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Reject the Mob. Every Mob.

Will Kristol

Morning Shots Newsletter

April 23, 2004

The AP reports on this week’s spring breakdown: 

Columbia canceled in-person classes, dozens of protesters were arrested at New York University and Yale, and the gates to Harvard Yard were closed to the public Monday as some of the most prestigious U.S. universities sought to defuse campus tensions over Israel’s war with Hamas.

More than 100 pro-Palestinian demonstrators who had camped out on Columbia’s green were arrested last week, and similar encampments have sprouted up at universities around the country as schools struggle with where to draw the line between allowing free expression while maintaining safe and inclusive campuses.

At New York University, an encampment set up by students swelled to hundreds of protesters throughout the day Monday. The school said it warned the crowd to leave, then called in the police after the scene became disorderly and the university said it learned of reports of “intimidating chants and several antisemitic incidents.” Shortly after 8:30 p.m., officers began making arrests.

Here’s a tweet from Jay Nordlinger that’s stuck with me: “There is scarcely anything in this world more terrifying than a mob. It is, frankly, pretty much at the root of my politics: this anti-mob feeling. Madisonian conservatism (or Madisonian liberalism, if you like) has struck me as right from a young age. Popular passions can kill.”

As we say on Twitter: 💯. Or even 💯💯.

Mobs can kill. They can also destroy the fabric of a civic order. They can disfigure the politics of a liberal, representative democracy. And so a healthy society will deter, will tamp down, will reject as much as possible mob action and mob spirit.

Now it’s of course true that there will always be elements of mob spirit in our politics, in our life. Some of the spirit of the mob runs, one might say, through each human soul.

A sound society suppresses that spirit to some extent. And since it can’t be altogether suppressed, a healthy social order also channels it, so it can be indulged and released harmlessly. A liberal democracy can have lots of sports fans.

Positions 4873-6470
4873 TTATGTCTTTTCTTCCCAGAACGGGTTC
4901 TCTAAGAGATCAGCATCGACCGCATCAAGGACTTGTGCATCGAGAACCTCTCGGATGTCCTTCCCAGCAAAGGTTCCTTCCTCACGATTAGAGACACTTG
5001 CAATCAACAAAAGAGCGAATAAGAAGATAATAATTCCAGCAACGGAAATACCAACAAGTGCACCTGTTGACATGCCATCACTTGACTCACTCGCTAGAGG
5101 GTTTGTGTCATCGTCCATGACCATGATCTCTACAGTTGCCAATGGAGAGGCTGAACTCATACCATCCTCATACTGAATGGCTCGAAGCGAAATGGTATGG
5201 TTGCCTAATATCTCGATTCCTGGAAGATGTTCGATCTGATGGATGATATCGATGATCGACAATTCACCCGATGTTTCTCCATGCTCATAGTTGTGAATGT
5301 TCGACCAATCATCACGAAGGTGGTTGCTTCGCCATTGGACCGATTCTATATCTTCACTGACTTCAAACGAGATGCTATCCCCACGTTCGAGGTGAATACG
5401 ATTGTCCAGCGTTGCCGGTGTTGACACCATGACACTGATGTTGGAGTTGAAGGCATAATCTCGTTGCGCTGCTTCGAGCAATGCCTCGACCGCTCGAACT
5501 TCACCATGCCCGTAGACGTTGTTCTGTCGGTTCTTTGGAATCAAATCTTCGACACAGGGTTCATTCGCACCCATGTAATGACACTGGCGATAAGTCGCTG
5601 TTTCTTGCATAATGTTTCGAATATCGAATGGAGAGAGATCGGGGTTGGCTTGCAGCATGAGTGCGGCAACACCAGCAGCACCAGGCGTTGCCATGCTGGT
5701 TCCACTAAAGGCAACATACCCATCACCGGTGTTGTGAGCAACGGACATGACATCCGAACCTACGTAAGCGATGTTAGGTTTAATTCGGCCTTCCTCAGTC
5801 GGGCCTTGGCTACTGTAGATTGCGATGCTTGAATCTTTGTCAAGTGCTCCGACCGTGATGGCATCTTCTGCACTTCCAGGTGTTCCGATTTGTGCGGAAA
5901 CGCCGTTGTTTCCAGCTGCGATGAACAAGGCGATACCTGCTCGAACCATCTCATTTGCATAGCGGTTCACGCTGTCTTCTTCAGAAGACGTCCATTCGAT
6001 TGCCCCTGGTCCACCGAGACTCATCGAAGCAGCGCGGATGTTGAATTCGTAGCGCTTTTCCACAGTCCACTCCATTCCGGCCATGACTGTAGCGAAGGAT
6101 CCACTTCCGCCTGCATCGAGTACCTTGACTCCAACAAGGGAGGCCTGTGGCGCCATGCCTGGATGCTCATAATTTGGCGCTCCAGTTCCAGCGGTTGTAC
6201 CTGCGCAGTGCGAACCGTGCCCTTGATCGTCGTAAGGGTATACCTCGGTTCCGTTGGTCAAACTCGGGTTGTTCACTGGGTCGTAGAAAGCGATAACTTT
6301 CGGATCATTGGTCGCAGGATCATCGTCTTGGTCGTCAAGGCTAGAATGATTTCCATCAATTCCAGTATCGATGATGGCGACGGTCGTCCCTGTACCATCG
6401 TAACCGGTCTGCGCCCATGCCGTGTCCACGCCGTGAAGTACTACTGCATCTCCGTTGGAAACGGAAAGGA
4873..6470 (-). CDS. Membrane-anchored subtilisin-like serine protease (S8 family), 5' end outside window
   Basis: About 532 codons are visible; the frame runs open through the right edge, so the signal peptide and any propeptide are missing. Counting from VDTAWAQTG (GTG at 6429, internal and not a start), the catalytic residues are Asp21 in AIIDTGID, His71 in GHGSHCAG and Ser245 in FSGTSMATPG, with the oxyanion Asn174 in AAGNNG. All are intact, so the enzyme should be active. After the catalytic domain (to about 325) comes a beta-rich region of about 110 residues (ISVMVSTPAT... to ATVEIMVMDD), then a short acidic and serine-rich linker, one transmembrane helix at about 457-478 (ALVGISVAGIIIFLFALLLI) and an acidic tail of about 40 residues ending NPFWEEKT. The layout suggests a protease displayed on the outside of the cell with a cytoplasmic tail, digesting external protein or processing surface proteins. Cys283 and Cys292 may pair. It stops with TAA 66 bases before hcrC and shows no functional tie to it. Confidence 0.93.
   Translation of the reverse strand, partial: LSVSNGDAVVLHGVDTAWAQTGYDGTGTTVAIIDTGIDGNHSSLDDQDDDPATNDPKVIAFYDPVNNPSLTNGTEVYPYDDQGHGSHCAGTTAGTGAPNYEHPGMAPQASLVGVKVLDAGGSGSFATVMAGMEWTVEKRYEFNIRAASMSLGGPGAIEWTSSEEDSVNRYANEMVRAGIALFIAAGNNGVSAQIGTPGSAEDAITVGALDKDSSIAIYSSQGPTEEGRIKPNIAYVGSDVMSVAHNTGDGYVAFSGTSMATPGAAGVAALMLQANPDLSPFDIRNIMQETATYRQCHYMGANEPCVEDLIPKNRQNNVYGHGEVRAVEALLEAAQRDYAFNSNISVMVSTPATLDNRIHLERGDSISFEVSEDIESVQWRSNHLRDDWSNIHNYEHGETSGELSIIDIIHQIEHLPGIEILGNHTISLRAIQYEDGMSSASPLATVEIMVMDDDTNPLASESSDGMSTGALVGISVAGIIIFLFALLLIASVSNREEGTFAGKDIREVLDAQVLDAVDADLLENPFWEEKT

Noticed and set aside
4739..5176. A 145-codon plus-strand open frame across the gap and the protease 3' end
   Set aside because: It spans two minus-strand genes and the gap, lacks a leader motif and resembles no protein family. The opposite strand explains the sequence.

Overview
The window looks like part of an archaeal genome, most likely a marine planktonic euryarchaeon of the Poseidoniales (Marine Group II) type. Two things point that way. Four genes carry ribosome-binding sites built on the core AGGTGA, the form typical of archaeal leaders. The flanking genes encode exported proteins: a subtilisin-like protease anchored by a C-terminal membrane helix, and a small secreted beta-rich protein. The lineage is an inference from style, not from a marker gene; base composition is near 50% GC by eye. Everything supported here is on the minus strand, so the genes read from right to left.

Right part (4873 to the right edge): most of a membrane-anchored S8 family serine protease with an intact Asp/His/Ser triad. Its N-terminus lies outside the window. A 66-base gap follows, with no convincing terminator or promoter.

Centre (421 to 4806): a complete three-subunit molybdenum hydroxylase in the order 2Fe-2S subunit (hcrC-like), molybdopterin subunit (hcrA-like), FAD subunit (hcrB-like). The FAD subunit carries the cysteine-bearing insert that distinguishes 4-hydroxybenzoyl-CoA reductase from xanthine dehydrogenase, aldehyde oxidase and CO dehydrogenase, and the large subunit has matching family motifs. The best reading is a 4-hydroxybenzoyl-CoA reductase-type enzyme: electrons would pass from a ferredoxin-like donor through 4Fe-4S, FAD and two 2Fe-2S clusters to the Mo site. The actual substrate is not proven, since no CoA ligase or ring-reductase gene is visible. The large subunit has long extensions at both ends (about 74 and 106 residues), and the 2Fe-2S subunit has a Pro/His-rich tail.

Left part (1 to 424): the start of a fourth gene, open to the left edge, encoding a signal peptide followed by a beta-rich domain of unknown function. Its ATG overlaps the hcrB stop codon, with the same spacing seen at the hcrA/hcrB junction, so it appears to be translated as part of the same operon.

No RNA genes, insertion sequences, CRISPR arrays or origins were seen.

But of course being a “fan” is the civilized version of being a fanatic.

Even in a healthy society, resistance to fanaticism is always fragile. And once fanaticism is unleashed, once the mob is empowered, it is hard to restore order and civility and decency.

Which is one reason thoughtful defenders of democracy have always feared demagogues, have sought to thwart their emergence, and have opposed them when they do rise.

Demagogues who can stoke mob spirit are dangerous. The problem with Donald Trump isn’t simply his policies, or his personal character. It’s his willingness, or rather his eagerness, to stoke the spirit of the mob. Trump’s posts on Truth Social condition some among us to the mob spirit as much as the hateful chants at Columbia or Yale condition others. MAGA is an expression of mob spirit. The campus encampments are manifestations of mob spirit.

And mob spirit is always nearer at hand than those with a sunny view of human nature would like. The lynch mobs in the South often consisted of respectable citizens, pillars of their communities. Many Berliners who participated in Kristallnacht went back to their normal office and jobs the next day.

So I’m with Jay on this. It seems simple, but it’s important: Be anti-mob. Because resisting and combating mob spirit is central to our political and social well-being.

And not just when that spirit is on the other side politically. Indeed, it’s more important to resist the mob when it claims to be acting for purposes you agree with.

Yes, it’s true that the consequences of the mob spirit taking over one of our two major political parties are greater than those of the mob spirit erupting on some elite college campuses. But lesser evils are still evil, and they can grow into greater ones. And history also suggests that indulging the mob spirit on one side soon enough empowers it on another. The mob spirit must be resisted across the board.

Resisting the mob isn’t all it takes to establish a sound society or a healthy politics. But it’s a necessary start. 

 —William Kristol

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